Equities extend rally; oil rebounds, helping rouble rise
Equity markets worldwide extended the week's rally on Friday and oil prices rebounded from recent lows, even though market volumes were beginning to thin as investors started to reduce exposure as the end of year approaches, traders said.

Wall Street posted modest gains after the S&P 500's best two-day rally in three years brought the index within 1 percent of its all-time high, after the U.S. Federal Reserve's last policy statement of the year buoyed investor sentiment.

Markets overall were ending 2014's final full week of trade on a high. Wall Street's momentum, hopes that Russia was stabilizing and a recommitment from Japan to its massive stimulus campaign pushed Asian stocks to their best day in 15 months.

"We have digested the drop in oil, we have gotten past the Fed, and now we will see what we will do for the rest of the year," said Peter Jankovskis, co-chief investment officer at OakBrook Investments LLC in Lisle, Illinois.

Brent oil prices rose back above $60 a barrel, recovering from near a 5-1/2-year low, as investors squared books ahead of the year-end after a six-month slide. [O/R]

The rise in oil, which along with gas is among Russia's chief source of export revenue, helped the hard-hit rouble claw back another 5 percent of the roughly 58 percent it lost between the end of June and Monday.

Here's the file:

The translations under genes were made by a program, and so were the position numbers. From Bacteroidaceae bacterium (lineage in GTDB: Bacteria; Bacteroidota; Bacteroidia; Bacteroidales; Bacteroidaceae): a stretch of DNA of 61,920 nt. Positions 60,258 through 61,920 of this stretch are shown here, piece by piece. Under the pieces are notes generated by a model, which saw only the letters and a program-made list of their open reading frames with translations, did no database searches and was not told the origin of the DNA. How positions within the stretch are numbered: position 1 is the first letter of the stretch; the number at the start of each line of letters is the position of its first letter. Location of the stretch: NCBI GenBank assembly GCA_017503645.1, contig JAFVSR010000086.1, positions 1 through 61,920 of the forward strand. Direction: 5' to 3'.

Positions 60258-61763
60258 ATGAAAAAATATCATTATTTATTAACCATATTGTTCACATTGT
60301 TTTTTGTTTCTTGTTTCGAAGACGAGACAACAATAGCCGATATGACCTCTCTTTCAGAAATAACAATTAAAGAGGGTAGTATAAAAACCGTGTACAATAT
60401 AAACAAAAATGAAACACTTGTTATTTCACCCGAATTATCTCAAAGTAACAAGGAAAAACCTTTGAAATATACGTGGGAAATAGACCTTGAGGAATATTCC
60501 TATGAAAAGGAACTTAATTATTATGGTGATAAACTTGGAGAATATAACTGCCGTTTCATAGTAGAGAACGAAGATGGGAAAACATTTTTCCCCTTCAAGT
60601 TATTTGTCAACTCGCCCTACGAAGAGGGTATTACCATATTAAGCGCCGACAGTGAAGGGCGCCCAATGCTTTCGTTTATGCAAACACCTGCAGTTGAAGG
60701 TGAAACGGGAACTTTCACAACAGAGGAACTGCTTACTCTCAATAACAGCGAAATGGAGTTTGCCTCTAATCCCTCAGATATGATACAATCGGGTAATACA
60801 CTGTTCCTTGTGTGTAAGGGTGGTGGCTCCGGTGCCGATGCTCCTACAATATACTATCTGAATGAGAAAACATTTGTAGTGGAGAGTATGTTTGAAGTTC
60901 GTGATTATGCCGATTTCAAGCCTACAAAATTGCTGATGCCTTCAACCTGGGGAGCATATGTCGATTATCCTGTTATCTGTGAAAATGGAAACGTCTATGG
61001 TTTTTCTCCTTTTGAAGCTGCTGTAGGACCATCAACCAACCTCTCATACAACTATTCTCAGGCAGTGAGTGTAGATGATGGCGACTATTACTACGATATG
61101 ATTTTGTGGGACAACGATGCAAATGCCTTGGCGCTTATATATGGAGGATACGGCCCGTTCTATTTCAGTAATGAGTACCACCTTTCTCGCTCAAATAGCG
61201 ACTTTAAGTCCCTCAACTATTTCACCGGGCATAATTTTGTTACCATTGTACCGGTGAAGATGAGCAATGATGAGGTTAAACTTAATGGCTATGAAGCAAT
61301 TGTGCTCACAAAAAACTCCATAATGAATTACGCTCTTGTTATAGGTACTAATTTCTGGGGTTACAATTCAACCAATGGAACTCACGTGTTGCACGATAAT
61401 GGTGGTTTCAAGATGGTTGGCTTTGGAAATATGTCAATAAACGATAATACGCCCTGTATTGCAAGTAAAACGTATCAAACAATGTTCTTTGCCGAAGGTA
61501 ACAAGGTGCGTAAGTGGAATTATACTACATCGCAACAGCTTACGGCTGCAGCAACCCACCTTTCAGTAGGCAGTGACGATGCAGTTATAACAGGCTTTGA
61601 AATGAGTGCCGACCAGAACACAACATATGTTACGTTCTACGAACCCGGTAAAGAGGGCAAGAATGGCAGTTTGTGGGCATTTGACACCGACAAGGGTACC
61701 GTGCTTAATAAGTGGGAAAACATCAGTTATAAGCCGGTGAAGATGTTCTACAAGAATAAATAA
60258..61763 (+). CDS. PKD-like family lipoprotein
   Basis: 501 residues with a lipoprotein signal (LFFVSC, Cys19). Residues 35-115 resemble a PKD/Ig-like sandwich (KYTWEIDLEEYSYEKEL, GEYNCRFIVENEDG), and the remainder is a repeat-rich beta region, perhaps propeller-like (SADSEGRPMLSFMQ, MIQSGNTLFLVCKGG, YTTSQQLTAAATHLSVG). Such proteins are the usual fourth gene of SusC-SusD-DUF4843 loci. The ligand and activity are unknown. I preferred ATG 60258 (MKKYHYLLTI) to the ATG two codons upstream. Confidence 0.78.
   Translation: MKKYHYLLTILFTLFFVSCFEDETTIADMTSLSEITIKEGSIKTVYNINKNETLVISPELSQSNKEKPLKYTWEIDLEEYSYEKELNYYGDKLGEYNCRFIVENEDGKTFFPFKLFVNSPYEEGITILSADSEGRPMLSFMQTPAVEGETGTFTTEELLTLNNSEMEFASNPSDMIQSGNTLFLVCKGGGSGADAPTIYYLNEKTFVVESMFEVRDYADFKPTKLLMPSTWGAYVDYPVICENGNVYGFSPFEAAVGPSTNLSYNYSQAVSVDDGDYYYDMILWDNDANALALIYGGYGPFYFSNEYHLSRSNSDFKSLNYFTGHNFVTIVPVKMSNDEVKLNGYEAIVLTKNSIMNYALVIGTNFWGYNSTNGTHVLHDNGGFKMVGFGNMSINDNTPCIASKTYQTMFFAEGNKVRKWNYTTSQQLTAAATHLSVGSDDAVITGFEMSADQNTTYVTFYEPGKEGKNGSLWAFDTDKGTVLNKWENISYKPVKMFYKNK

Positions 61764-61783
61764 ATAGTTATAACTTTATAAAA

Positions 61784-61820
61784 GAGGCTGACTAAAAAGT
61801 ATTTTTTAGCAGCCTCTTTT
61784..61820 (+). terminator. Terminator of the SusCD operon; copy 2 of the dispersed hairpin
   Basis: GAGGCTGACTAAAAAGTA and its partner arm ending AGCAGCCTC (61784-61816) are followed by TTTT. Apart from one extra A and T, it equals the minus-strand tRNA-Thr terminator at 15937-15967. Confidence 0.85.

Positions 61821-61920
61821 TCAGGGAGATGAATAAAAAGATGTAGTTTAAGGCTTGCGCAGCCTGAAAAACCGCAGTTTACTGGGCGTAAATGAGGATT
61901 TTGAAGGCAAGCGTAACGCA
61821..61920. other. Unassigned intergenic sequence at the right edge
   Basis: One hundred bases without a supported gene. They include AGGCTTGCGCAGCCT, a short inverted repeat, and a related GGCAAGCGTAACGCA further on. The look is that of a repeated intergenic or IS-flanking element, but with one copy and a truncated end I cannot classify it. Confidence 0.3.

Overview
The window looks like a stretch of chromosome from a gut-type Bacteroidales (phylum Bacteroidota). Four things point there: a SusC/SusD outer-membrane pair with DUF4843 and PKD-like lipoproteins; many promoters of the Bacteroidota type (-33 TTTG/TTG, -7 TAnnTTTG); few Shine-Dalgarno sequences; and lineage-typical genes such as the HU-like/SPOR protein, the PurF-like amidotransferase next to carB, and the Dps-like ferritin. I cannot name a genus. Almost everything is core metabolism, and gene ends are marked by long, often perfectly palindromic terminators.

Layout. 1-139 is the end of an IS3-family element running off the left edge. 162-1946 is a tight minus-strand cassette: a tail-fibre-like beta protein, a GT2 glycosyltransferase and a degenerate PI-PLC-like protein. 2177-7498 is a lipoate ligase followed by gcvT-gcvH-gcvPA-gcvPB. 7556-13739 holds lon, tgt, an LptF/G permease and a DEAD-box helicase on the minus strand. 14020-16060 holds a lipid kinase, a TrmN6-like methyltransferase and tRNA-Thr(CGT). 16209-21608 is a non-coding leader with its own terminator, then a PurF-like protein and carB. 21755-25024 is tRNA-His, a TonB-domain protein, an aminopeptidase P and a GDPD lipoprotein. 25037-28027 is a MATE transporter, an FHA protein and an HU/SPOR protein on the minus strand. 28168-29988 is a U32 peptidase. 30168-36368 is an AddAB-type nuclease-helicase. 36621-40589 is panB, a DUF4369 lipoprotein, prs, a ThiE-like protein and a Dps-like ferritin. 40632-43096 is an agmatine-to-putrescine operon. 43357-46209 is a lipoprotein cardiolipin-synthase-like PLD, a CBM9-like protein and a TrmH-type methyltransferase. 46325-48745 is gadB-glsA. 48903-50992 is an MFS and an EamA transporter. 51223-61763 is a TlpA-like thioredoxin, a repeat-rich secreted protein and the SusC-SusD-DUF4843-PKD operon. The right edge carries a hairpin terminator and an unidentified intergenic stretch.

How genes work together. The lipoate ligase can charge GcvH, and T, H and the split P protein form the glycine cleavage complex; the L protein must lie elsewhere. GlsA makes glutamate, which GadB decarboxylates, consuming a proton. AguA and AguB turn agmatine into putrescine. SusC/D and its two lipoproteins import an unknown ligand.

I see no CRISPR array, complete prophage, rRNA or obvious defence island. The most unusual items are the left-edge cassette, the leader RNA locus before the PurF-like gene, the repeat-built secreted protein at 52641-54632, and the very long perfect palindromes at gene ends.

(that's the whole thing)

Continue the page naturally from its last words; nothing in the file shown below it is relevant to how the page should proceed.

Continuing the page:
"I think Russia still bears watching over Christmas because oil has not bottomed out. A dip in Brent prices below $60 means that financial stability and economic stability is still at risk," said Phyllis Papadavid, currency strategist with BNP Paribas in London.

The rouble this week slumped as much as about 20 percent against the dollar despite a massive hike in Russian interest rates, putting at risk the stability on which President Vladimir Putin has built his popularity.

In Europe, worries emerged that the European Central Bank's money-printing plans could come with a number of restrictive strings attached.

Officials speaking to Reuters on condition of anonymity said the ECB may require countries such as Greece or Portugal to set aside extra money or provisions to cover potential losses from any bond-buying it embarks on next year.

The euro zone blue-chip EuroSTOXX 50 and the Swiss SMI both ended down 0.4 percent as all major continental indexes fell.

The FTSEurofirst 300 index of top European shares , was boosted by a 1.2 percent surge in stocks on Britain's FTSE 100 , ended 0.4 percent higher at 1,361.07.

Wall Street was expecting some volatility during "quadruple witching," the expiration of stock options, index options, index futures and single-stock futures.

The Dow Jones industrial average fell 9.11 points, or 0.05 percent, at 17,769.04, the S&P 500 gained 3.31 points, or 0.16 percent, at 2,064.54 and the Nasdaq Composite rose 8.90 points, or 0.19 percent, at 4,757.29.

Markets spent two days celebrating the U.S. Federal Reserve's pledge to be patient in raising rates. The S&P 500 marked its biggest daily gain since January 2013 and gained 4.5 percent in two sessions.

In the currency markets, the euro fell to a 28-month low against the dollar, driven by the prospect of ECB bond buying. The yen was also weaker against the dollar, at 119.58, dented by Japan's ongoing monetary stimulus measures. [FRX/]

Yields on U.S. 10-year bonds fell slightly to 2.18 percent in U.S. trading. The yield on the 10-year this week fell at one point to 2 percent.

(Additional reporting by Marc Jones, Marius Zaharia and Jamie McGeever in London; Chuck Mikolajczak in New York; Editing by Dan Grebler and Leslie Adler)